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Smith PhD students receive $270,000 in funding from SSHRC

Posted on May 1, 2024
Three indvidual portraits of PhD students who recently received research funding from the Social Sciences and Humanities Research Council (SSHRC).
(From left to right): PhD candidates Sophia Mannina, Michalina Woznowski and Lifang Zhang

Kingston, Ont. – Research being conducted by three Smith PhD candidates has received a boost in the form of federal funding from the Social Sciences and Humanities Research Council (SSHRC).

PhD candidates Michalina Woznowski, MSc’22, and Lifang Zhang have been awarded Canada Graduate Scholarships, each valued at $105,000; and fellow PhD candidate Sophia Mannina, MSc’21, is the recipient of a SSHRC Doctoral Fellowship valued at $60,000. These results reflect the 2022 competition, which were formally announced in March 2024.

Woznowski is in the PhD program’s organizational behaviour stream and explores the ways in which teams can be optimized for performance and well-being among members. She’s looked at team structure and its impact on ethical decision-making, the effects of multi-communicating on team effectiveness, and the integration of newcomers in teams.

Her research, Virtual Work as a Double-Edged Sword: Examining the Trade-off Between Autonomy and Belongingness, looks at the “critical” trade-off that hybrid and remote workers face.

“While these workers experience the benefits of added flexibility and autonomy, they often have fewer opportunities to interact with others, which can result in a reduced sense of belongingness,” Woznowski explains.

While sharing the same physical work environment fosters connection, she says this is just one element of team interdependence. This research, Woznowski says, proposes that by altering the levels of other types of team interdependence, such as task and outcome interdependence, “organizations can structure hybrid and remote teams in a way that creates an optimal balance between the critical needs for autonomy and belongingness.”

As an international business PhD candidate, Zhang explores global sustainability from various interconnected perspectives in her research, including corporations, suppliers, policymakers and civil societies. “I’m particularly passionate about studying the interactions and dynamics among diverse stakeholders to facilitate global sustainability efforts,” she says.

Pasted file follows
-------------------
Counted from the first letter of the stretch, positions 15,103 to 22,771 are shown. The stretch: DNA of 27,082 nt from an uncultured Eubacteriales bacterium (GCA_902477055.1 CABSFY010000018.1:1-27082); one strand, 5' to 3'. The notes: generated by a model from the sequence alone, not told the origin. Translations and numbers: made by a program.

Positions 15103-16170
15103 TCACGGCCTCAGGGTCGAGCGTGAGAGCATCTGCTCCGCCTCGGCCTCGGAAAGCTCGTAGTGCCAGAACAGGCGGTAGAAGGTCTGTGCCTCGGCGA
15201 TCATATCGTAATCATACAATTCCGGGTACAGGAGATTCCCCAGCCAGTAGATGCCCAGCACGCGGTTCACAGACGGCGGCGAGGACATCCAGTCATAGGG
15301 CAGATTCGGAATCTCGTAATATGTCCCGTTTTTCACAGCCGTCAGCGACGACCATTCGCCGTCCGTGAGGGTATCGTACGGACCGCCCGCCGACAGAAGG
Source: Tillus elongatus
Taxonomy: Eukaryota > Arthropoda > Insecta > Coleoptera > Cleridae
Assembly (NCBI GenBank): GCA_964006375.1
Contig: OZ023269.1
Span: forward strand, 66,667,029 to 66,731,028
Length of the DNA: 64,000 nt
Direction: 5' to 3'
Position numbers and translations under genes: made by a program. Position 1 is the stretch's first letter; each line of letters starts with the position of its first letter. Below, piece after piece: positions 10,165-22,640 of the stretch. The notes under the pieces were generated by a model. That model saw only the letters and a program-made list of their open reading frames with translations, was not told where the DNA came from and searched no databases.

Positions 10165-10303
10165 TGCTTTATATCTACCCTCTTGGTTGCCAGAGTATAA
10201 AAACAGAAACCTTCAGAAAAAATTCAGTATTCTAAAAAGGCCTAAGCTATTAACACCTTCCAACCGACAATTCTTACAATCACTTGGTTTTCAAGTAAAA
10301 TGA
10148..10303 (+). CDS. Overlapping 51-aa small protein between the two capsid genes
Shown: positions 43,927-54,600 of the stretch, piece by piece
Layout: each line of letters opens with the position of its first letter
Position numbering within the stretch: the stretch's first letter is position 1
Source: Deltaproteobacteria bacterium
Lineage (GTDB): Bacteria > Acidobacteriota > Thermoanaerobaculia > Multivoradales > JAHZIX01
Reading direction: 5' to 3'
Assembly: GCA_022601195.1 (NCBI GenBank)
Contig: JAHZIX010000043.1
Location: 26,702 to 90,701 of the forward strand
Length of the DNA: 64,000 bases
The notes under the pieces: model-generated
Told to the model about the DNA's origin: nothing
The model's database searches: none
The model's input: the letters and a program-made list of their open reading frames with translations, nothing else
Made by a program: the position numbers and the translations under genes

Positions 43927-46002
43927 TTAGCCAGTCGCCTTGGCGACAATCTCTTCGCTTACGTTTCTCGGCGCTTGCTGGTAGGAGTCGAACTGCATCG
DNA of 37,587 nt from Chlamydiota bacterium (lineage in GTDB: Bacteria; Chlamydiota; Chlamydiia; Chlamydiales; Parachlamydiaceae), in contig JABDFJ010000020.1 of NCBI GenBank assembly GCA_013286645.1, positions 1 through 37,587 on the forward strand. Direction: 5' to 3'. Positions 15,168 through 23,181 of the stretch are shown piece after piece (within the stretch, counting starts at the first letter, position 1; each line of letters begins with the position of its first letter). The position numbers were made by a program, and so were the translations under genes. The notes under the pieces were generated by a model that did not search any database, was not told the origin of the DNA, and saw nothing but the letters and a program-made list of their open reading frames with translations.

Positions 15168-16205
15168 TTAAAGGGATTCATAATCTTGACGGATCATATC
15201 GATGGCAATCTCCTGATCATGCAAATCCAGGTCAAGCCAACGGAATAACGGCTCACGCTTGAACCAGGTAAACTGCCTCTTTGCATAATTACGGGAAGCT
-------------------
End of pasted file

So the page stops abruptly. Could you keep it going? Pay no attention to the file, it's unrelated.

Her current research, Is Environmental Upgrading Attainable in the Global Value Chain? Evidence from Artisanal and Small-Scale Mining (ASM) in Africa, looks at the challenges and feasibility of mitigating the adverse environmental impacts and contributing to sustainable livelihoods in these communities.

“While global value chains provide multinational corporations with cost advantages and offer producers a means of engaging in the global economy…widespread mercury use, water pollution and deforestation pose serious environmental and health hazards to the 100 million people in the ASM communities whose livelihoods depend on the global market,” Zhang explains. “By taking a more inclusive view of who counts and incorporating different perspectives, I aspire to make meaningful contributions to addressing the grand challenges of global sustainability.”

Mannina’s research interests lie in the management information systems PhD stream. She looks at how digital technologies impact consumers’ health and well-being, including the effectiveness of mobile health apps and user responses to health misinformation on social media. 

In the research, Developing an Interpretive Theory of Mobile Health Application Success, she and her co-author are seeking to better understand users’ journeys with mobile health apps and their perceptions of success.

“There is great potential for digital technologies and innovations to positively transform consumers’ access to medical advice and management of personal well-being,” she says. “It’s my hope that my research will contribute to progress in this area and facilitate improved understanding, development and use of digital technologies in health-related contexts.”

Through these two SSHRC programs, these three researchers have earned multi-year funding that will allow them to focus on their doctoral studies and contribute to Canada’s research ecosystem.

“Our doctoral students are doing cutting-edge research on issues that extend well beyond business, to have implications for health, wellness and sustainability in Canada and beyond. We’re exceptionally proud of these researchers and the acknowledgement of their work by SSHRC,” says Lynnette Purda, associate dean (graduate programs).